Leah Durner's work occupies the critical space between modernism and postmodernism—between postwar abstraction and post-Duchampian conceptualism and post-Warholian pop. Durner's practice includes paintings in oil, acrylic, and gouache on canvas and on paper, as well as works in poured enamel. Her work in poured enamel references psychedelia and process art with deeper roots in the exuberance of the Baroque and Rococo as well as in the modernist tradition of abstraction.
Durner has also curated exhibitions, published art theory, and lectured on a number of topics, including the American landscape; gestural abstraction and phenomenology; conceptualism and its sources; Virginia Woolf’s A Room of One’s Own and art, money, and gender; the work of the artist Dan Graham; and the work of composers Maryanne Amacher and John Cage. Durner’s current theoretical interests include beauty, joy, largesse, and incarnated consciousness.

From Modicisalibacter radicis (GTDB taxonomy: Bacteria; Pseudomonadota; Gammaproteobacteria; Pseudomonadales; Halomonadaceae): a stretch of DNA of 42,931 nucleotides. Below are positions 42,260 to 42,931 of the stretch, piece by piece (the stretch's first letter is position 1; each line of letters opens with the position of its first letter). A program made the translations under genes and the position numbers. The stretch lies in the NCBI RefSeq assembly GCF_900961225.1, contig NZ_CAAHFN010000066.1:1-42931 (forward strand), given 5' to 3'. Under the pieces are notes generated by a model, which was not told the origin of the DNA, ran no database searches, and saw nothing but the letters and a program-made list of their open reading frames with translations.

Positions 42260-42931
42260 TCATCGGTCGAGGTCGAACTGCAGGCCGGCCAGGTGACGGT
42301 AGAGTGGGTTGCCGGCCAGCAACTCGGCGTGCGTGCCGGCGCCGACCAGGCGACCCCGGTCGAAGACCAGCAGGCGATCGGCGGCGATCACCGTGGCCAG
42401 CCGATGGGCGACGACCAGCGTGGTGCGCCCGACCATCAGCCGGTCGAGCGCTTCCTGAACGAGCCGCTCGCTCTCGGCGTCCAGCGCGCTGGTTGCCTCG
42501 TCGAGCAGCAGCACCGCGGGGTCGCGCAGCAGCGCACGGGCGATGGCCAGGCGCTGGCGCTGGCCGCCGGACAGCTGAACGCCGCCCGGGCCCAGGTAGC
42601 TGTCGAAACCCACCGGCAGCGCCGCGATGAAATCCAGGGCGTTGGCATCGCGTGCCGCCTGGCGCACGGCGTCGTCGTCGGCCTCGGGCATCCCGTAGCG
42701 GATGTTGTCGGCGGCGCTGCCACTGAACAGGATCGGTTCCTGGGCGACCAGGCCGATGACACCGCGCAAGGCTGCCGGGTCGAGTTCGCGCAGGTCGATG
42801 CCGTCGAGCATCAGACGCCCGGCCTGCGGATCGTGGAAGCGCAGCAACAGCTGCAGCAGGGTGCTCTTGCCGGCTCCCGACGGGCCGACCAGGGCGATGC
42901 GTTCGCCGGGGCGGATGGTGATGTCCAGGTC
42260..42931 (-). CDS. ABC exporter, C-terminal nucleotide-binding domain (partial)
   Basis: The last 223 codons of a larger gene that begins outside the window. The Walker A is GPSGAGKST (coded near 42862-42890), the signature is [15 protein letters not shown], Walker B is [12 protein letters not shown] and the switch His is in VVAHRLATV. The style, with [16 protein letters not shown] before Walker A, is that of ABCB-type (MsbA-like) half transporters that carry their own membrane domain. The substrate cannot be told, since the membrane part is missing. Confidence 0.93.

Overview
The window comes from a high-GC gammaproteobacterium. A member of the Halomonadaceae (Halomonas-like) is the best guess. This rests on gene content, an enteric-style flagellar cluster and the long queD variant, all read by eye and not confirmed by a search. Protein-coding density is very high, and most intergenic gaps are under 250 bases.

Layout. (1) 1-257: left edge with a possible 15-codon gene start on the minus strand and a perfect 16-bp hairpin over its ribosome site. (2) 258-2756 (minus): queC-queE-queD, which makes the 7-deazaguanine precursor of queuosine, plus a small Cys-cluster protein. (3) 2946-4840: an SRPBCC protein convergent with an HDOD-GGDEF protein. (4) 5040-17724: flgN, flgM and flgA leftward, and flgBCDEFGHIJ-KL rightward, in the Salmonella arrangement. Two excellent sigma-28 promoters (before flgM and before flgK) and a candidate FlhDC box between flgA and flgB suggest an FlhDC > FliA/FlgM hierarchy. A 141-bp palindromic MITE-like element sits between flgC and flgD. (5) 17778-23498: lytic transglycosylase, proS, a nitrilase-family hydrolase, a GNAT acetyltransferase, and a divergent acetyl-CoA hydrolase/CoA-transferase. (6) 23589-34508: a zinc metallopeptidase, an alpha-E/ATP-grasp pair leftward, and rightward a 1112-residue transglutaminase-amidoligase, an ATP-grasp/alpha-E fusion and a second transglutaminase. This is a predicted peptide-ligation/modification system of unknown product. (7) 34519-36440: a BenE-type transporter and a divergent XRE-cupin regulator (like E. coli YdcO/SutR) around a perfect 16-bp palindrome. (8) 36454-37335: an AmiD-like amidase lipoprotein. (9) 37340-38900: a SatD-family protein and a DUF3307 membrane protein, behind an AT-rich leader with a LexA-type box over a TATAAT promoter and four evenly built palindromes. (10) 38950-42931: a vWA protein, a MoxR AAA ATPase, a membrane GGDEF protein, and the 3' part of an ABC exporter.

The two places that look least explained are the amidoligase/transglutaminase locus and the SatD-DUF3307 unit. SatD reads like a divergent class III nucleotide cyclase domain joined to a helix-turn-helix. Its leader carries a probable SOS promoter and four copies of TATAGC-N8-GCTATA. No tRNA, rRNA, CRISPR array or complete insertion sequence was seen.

Durner lives and works in New York City.